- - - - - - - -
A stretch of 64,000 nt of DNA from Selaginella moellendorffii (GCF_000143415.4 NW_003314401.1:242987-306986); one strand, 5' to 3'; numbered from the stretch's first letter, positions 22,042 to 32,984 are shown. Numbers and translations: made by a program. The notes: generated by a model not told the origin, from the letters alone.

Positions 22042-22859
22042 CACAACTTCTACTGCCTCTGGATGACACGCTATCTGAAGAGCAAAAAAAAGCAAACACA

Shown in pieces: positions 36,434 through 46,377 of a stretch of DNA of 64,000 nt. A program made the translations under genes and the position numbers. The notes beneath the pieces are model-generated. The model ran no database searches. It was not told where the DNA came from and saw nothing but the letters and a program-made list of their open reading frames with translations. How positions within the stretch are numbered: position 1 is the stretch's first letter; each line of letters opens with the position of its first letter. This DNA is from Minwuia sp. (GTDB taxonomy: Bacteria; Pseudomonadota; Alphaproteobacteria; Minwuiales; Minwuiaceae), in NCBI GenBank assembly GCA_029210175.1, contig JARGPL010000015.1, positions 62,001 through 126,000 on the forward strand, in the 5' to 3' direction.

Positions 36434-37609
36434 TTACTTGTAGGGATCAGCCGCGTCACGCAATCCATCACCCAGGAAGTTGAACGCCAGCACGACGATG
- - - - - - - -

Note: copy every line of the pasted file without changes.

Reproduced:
A stretch of 64,000 nt of DNA from Selaginella moellendorffii (GCF_000143415.4 NW_003314401.1:242987-306986); one strand, 5' to 3'; numbered from the stretch's first letter, positions 22,042 to 32,984 are shown. Numbers and translations: made by a program. The notes: generated by a model not told the origin, from the letters alone.

Positions 22042-22859
22042 CACAACTTCTACTGCCTCTGGATGACACGCTATCTGAAGAGCAAAAAAAAGCAAACACA

Shown in pieces: positions 36,434 through 46,377 of a stretch of DNA of 64,000 nt. A program made the translations under genes and the position numbers. The notes beneath the pieces are model-generated. The model ran no database searches. It was not told where the DNA came from and saw nothing but the letters and a program-made list of their open reading frames with translations. How positions within the stretch are numbered: position 1 is the stretch's first letter; each line of letters opens with the position of its first letter. This DNA is from Minwuia sp. (GTDB taxonomy: Bacteria; Pseudomonadota; Alphaproteobacteria; Minwuiales; Minwuiaceae), in NCBI GenBank assembly GCA_029210175.1, contig JARGPL010000015.1, positions 62,001 through 126,000 on the forward strand, in the 5' to 3' direction.

Positions 36434-37609
36434 TTACTTGTAGGGATCAGCCGCGTCACGCAATCCATCACCCAGGAAGTTGAACGCCAGCACGACGATG